Small businesses ‘far more vulnerable’ to distributed denial of service attacks

Cyberattacks of the kind that resulted in last week's global internet slowdown are capable of 'destroying' small businesses, warn tech entrepreneurs.


Cyberattacks of the kind that resulted in last week’s global internet slowdown are capable of ‘destroying’ small businesses, warn tech entrepreneurs.

Phil Rothwell, marketing director for desktop ecommerce software supplier, SellerDeck
Given the open and largely unregulated  nature of the internet, it’s hardly surprising that these events happen and we should expect more in the future. Small businesses need to take note, because they are far more vulnerable than larger companies who can afford to make use of content delivery services, such as Akamai, that offer some quality of service.
 
At particular risk are cloud services , that offer a cost-effective way of scaling your business. Small businesses should avoid becoming dependent upon them and protect themselves using on-site contingencies. It is for this reason many of our customers use cloud hosting and payments services, whilst keeping their core e-commerce platform on the desktop, under lock and key. This means that even if their broadband goes offline temporarily, they can stay open for business.
 
Adam Cooke, founder of aTech Media:
“The ‘slowdown’ hasn’t actually affected us and seems as though it has been somewhat blown out of proportion by the media. Journalists have given in to the temptation to report this dramatic and scary story, but really it looks like it’s just not true and is the result of a lack of thorough research and understanding of the situation.
 
However, some sources say this has been caused by a distributed denial of service (DDOS) attack and this type of cyber-terrorism could have a very detrimental effect on small businesses if one is aimed at them or one of their internet providers. It would instantly take a company offline and lead to them suffering hugely from lost income both while it is occurring and after the event.”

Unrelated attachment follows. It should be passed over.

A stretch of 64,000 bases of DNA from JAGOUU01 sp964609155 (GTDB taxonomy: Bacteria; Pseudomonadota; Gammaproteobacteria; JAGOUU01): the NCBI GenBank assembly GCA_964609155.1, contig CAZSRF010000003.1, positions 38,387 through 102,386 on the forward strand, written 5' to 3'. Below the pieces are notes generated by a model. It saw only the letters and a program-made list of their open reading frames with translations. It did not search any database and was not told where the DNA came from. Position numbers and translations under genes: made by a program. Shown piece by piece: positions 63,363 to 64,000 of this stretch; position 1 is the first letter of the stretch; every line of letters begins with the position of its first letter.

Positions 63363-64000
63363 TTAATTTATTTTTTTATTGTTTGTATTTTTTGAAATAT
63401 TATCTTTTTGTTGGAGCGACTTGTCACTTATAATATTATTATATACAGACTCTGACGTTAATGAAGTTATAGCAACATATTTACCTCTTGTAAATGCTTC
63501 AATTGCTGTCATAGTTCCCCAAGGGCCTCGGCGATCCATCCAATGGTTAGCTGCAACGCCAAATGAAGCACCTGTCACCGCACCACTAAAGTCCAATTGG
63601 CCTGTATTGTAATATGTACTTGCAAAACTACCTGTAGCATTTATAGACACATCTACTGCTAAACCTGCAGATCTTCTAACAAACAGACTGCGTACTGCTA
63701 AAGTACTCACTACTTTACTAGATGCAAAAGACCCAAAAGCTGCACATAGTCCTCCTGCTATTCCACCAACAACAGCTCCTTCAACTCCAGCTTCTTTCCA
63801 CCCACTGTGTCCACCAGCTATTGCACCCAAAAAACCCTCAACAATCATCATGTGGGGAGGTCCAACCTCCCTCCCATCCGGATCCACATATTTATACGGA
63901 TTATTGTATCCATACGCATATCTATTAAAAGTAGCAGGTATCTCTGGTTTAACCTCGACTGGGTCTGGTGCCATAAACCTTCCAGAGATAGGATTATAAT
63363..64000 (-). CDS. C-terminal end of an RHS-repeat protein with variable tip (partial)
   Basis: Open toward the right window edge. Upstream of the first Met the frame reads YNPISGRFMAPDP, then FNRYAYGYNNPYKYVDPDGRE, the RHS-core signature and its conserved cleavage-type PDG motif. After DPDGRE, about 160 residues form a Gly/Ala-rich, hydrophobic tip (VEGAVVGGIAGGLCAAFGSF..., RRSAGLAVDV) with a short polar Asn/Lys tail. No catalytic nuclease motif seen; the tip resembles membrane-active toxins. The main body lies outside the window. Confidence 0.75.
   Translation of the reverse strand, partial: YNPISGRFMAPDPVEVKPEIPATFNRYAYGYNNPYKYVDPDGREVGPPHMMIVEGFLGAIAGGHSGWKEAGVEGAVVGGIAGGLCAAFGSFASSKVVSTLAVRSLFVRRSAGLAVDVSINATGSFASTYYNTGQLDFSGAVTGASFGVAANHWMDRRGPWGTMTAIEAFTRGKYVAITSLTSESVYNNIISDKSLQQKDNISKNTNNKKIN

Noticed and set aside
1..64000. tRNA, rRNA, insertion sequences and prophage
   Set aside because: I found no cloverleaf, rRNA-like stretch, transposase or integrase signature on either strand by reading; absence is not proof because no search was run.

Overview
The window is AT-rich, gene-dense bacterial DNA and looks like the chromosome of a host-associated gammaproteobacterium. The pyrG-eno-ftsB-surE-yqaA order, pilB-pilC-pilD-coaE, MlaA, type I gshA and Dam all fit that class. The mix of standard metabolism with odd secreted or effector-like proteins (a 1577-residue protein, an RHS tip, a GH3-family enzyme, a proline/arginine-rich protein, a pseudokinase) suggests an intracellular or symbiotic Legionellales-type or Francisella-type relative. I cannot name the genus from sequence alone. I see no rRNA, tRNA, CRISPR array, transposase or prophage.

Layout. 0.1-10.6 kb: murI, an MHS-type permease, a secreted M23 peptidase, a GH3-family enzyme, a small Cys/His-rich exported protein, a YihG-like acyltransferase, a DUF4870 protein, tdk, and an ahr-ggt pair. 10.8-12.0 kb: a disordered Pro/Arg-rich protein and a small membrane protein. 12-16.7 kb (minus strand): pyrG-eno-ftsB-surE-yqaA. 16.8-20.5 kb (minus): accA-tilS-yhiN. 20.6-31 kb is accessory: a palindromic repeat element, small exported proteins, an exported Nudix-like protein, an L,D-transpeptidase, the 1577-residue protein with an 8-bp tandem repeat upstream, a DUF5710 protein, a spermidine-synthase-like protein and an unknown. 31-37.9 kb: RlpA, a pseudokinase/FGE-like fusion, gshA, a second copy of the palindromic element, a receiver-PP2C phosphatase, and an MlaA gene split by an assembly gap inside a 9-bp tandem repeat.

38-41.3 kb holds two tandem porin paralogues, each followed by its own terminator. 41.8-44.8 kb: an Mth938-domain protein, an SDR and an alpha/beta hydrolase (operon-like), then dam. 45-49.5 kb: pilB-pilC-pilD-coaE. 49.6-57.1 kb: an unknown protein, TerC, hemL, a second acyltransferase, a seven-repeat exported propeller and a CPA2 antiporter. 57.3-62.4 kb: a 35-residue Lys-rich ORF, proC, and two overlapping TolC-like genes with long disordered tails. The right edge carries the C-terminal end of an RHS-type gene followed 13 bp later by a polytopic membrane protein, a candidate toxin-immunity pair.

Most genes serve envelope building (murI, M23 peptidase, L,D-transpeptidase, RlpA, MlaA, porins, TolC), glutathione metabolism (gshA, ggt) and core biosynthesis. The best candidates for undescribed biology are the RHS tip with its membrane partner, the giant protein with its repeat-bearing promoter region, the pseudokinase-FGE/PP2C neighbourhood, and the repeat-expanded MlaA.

Tim Pat Dufficy, managing director of ServerSpace
 
 
We’ve seen today the impact that DDoS (Distributed Denial of Service) attacks can have on global internet users, but the cost of such an attack can destroy a business. Moreover, reputational damage that any sort of downtime can have may prove detrimental to the business’s long-term performance. ‘Hacktivists’ are now attacking smaller businesses, that don’t always recognise the severity of DDoS.
 
Dedicated DDoS protection was once only available to large companies, but now there are more affordable solutions for SMBs who do not have multi-million pound budgets. DDoS protection should be a key component of any business’ structure and SMBs must start to acknowledge that they cannot combat DDoS by themselves.Phil Rothwell, marketing director for desktop ecommerce software supplier, SellerDeck

Last week saw a conflict between spam-fighting group Spamhaus and hosting firm Cyberbunker in which the latter used a distributed denial of service (DDoS) attack, which floods the intended target with large amounts of traffic in an attempt to render it unreachable.

Phil Rothwell, marketing director for desktop e-commerce software supplier SellerDeck says, ‘Given the open and largely unregulated nature of the internet, it’s hardly surprising that
these events happen and we should expect more in the future. Small businesses need to take note, because they are far more vulnerable than larger companies who can afford to make use of content delivery services, such as Akamai, that offer some quality of service.’

Rothwell says that at particular risk are cloud services that offer a cost-effective way of scaling your business.

‘Small businesses should avoid becoming dependent upon them and protect themselves using on-site contingencies. It is for this reason many of our customers use cloud hosting and payments services, whilst keeping their core e-commerce platform on the desktop, under lock and key. This means that even if their broadband goes offline temporarily, they can stay open for business.’

Tim Pat Dufficy, managing director of ServerSpace says, ‘We’ve seen the impact that DDoS attacks can have on global internet users, but the cost of such an attack can destroy a business. Moreover, reputational damage that any sort of downtime can have may prove detrimental to the business’s long-term performance. ‘Hacktivists’ are now attacking smaller businesses, that don’t always recognise the severity of DDoS.

‘Dedicated DDoS protection was once only available to large companies, but now there are more affordable solutions for small businesses that do not have multi-million pound budgets. DDoS protection should be a key component of any business’ structure and small businesses must start to acknowledge that they cannot combat DDoS by themselves.’

Some believe effects of the slowdown has been exaggerated. Adam Cooke, founder of software development company aTech Media says, ‘The ‘slowdown’ hasn’t actually affected us and seems as though it has been somewhat blown out of proportion by the media.’

However, Cooke adds that DDoS attacks could have a ‘very detrimental effect’ on small businesses if one is aimed at them or one of their internet providers.

‘It would instantly take a company offline and lead to them suffering hugely from lost income both while it is occurring and after the event,’ he says. 

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